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Dublin: 15 °C Friday 19 September, 2014

Finnish election results could mean veto for Portugal’s bailout

Finland’s voters throw support behind the nationalist True Finns party, which has pledged to veto any further bailouts.

Timo Soini of the True Finns celebrates with supporters after his party recorded massive gains in the country's parliamentary elections.
Timo Soini of the True Finns celebrates with supporters after his party recorded massive gains in the country's parliamentary elections.
Image: Martti Kainulainen/AP/Press Association Images

A FINNISH EUROSCEPTIC party that opposed immigration, the Euro, and bailouts for struggling European countries has won a fifth of votes in the country’s general election.

The True Finns party is completely against plans to rescue any struggling country, which could spell trouble for Portugal, which has made a request for financial assistance.

Finland has the power to veto a eurozone bailout package, and with a coalition in the pipeline for the government there, it is likely the True Finns will be invited for talks.

The True Finns saw an almost five-fold increase in support since Finland’s last election, coming third behind the established conservative National Coalition Party and the opposition Social Democrats.

The outcome means conservative leader Jyrki Katainen may have to invite both opposition parties to talks, raising questions about Finland’s support for rescue packages that need unanimous approval in the 17-member eurozone.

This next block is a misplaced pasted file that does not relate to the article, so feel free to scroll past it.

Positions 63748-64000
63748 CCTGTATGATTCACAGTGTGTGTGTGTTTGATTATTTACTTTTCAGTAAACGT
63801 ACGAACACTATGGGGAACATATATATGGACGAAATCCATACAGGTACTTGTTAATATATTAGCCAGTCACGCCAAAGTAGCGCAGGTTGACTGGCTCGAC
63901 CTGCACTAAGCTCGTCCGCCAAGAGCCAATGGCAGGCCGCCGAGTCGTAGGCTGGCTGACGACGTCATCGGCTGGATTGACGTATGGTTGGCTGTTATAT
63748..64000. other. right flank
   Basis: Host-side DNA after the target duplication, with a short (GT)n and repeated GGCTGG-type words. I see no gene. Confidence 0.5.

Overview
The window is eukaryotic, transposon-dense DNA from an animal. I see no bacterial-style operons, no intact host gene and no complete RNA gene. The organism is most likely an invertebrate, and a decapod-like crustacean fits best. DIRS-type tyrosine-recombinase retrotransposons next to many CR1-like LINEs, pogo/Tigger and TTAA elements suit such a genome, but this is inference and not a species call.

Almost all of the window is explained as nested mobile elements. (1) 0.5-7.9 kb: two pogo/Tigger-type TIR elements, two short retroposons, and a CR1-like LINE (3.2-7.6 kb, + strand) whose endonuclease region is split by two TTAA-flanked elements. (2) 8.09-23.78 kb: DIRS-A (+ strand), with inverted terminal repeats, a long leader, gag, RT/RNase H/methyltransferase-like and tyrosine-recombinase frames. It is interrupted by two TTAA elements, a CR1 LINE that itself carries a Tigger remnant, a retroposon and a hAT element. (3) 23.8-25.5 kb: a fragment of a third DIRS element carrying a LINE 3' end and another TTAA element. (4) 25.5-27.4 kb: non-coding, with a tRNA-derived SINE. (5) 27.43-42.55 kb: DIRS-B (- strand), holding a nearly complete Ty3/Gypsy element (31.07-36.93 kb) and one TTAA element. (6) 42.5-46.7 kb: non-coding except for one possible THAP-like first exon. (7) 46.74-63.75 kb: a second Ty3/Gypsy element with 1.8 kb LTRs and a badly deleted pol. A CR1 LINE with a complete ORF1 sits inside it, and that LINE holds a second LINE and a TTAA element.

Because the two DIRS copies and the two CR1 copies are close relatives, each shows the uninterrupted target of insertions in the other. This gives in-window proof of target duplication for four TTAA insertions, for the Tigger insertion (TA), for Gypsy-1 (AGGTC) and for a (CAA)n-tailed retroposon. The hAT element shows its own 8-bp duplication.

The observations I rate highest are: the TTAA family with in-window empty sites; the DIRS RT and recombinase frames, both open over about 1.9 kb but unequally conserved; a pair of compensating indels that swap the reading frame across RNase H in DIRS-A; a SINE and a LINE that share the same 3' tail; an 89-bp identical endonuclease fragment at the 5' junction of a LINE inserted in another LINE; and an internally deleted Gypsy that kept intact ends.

Katainen says that “solutions will always be found”, while True Finns leader Timo Soini has conceded that coalition talks “could be quite difficult”.

Soini added, however, that politics was about “making compromises” and said coalition talks would have to take place before any decisions could be made on Finland’s support for any further bailouts.

The True Finns attracted the support of many voters with its pledge to veto any reforms to the current European bailout mechanisms that would require Finland to increase its financial contributions.

The party’s significant gains see its share of seats in the 200-member Eduskunta jump from 6 to 39.

The Social Democrats, too, are opposed to increasing Finland’s financial responsibilities to the rest of the Eurozone.

Additional reporting by AP

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